Steinway Artist Feature: Jason Moran. Quite Possibly The Busiest Man In Jazz.

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Moran settles into an easygoing banter, with a relaxed voice that reveals none of the pressures of the many roles he juggles in a given day: composer, musician, bandleader, teacher, administrator, husband, father. “I like to be busy,” he says simply.

And now there’s one more title Moran can claim. As of early 2012, he is officially a Steinway Artist. A longtime devotee of the Steinway legacy, Moran’s home studio features a newly-acquired Steinway Model M grand piano, an instrument he says “marks the first time I’ve owned a piano that I actually feel is inspiring to play.” The piano is not his first introduction to the Steinway sound, however. In fact, he says the purchase is a natural evolution of the lifelong influence Steinway pianos have had on his music. A Texas native, Moran attended Houston’s High School for Performing and Visual Arts and had the opportunity to play on Steinway grand pianos in his school. Over the years, he’s performed, studied, taught, and practiced on a wide range of Steinway pianos.

“These instruments have always been on my mind,” he says. “They are the standard, for me and for my colleagues in the performing arts. They are the artist’s piano.”

The new Steinway comes at a good time for Moran. He’s evolving his new role at the Kennedy Center from administration to hands-on artistic direction. Plus, he’s hard at work on the new Fats Waller record, and the instrument is an integral tool in developing the new recordings, which he plans to complete in several months’ time. After that, it will be back to a red-hot schedule of performances, promotions and touring.

But for now? “These days I’m staying home,” he says, satisfied. “Lots of my music friends are on the road in Europe now, because it’s jazz festival season, but other than two trips at the end of the summer, I’ll be home for a while. And that feels good. I’m working on new music in a new home studio, and I’m finally composing with the piano that I’ve always wanted.”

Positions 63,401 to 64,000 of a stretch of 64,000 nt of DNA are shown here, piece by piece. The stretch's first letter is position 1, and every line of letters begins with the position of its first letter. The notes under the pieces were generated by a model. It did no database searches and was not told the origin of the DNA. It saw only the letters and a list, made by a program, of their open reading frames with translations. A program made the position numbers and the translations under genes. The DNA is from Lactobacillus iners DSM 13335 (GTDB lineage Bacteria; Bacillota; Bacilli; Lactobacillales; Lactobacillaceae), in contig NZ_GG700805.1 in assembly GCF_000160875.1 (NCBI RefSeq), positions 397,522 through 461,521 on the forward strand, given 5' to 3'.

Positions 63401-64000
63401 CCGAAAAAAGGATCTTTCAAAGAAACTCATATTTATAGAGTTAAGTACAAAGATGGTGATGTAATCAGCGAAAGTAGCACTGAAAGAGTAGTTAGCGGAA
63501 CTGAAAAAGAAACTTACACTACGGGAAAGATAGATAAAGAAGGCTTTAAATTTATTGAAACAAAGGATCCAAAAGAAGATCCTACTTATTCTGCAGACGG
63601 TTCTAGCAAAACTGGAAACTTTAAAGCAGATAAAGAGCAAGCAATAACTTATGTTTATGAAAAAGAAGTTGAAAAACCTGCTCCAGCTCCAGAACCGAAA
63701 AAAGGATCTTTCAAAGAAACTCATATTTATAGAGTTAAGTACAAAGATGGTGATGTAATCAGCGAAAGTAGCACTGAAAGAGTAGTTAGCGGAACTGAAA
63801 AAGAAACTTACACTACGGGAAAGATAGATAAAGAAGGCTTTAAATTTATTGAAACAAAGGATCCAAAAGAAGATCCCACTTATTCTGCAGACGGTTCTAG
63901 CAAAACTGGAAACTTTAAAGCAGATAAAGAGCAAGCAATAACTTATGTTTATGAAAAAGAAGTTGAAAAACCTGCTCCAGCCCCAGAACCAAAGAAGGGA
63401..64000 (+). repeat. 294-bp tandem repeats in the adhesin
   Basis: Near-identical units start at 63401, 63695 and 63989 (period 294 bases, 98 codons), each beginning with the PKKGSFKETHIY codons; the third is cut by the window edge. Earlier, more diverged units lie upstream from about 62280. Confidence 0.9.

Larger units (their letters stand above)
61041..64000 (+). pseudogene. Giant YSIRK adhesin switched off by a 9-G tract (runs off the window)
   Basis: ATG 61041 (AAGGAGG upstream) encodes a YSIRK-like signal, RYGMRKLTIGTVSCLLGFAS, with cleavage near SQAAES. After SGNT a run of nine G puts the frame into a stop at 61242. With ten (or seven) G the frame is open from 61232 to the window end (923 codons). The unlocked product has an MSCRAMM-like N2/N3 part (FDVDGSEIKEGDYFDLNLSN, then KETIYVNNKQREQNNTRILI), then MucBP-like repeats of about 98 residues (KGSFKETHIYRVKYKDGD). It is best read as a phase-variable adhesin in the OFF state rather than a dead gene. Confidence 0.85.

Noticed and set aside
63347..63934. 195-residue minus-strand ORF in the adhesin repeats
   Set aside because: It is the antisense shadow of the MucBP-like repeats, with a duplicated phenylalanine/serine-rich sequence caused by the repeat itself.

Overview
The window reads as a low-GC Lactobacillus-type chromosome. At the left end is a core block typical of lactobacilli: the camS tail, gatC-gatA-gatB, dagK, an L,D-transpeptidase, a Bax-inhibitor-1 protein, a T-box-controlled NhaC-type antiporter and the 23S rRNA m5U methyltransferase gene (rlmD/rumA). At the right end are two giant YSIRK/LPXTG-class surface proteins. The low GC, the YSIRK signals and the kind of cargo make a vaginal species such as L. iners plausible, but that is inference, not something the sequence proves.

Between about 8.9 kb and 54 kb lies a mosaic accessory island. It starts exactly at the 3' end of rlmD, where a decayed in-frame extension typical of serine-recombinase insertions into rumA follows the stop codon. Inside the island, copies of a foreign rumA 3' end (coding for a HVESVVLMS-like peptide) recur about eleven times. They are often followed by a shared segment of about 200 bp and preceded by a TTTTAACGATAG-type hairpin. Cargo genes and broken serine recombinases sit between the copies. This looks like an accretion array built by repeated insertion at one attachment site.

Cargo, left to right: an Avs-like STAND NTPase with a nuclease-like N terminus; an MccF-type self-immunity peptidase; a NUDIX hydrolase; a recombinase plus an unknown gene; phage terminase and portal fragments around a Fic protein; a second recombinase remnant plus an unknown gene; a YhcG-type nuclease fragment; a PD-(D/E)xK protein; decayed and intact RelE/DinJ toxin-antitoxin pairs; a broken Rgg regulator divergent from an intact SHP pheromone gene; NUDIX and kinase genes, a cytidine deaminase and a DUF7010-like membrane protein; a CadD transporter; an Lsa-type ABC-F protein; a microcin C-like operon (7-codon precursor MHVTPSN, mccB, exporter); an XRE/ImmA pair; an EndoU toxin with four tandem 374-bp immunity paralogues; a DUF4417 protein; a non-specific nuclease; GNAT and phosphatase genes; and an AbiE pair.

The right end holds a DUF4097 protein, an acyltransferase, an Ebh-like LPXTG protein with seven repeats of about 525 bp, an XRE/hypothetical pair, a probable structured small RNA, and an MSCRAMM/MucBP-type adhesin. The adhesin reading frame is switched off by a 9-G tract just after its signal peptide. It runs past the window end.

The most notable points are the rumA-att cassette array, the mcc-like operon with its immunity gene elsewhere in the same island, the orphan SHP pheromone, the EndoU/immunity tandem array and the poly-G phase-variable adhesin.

Moran pauses, collects his thoughts. “Right now,” he says, after a moment. “Even though it’s summer, I feel like it’s really—I don’t know—it’s spring. Everything is coming to life. The music feels like it’s coming out of the instrument in a different way. I want to capture this moment.”

But then a small boy calls for him, and he laughs. After the donuts, of course.

Named “Up-n-Coming Jazz Musician” of 2003 by the Jazz Journalists Association, and called “the most provocative thinker in current jazz” by Rolling Stone, Moran first came to prominence as a member of saxophonist Greg Osby’s touring and recording band in 1997. In 1999, Blue Note Records signed Moran to a recording contract. He has since released eight CDs as a solo pianist or bandleader, to great acclaim. His band, The Bandwagon, is a trio with bassist Tarus Mateen and drummer Nasheet Waits. In 2010, The Downbeat critics’ poll voted their latest recording, TEN, “Jazz Album of the Year” while also voting Moran “Pianist of the Year” and “Jazz Artist of the Year.” Also in 2010, Moran was awarded a MacArthur Foundation Fellowship and was cited by the Foundation for his “adventurous, genre-crossing jazz performances.”

In addition to critical and audience recognition of his music, Moran has received commissions from the San Francisco Jazz Festival, Jazz @ Lincoln Center, Monterrey Jazz Festival, Chamber Music America, The Whitney Museum, The Walker Art Center, and Philadelphia Museum of Art. Moran’s willingness to mix media is currently being fulfilled by collaborations with such noted visual and performing artists as Glenn Ligon, Kara Walker, and Joan Jonas. Moran has performed as a sideman with such artists as Cassandra Wilson, Charles Lloyd, Esperanza Spalding, Wayne Shorter, Joe Lovano, Don Byron, Steve Coleman, Lee Konitz, Dave Holland, Jack Dejohnette and countless more. He is the Jazz Artistic Advisor for The Kennedy Center in Washington D.C. He is also a co-artistic director at the San Francisco Jazz Festival, and he is on faculty at New England Conservatory in Boston. He lives in Manhattan with his wife, mezzo soprano Alicia Hall Moran, and their twin sons.

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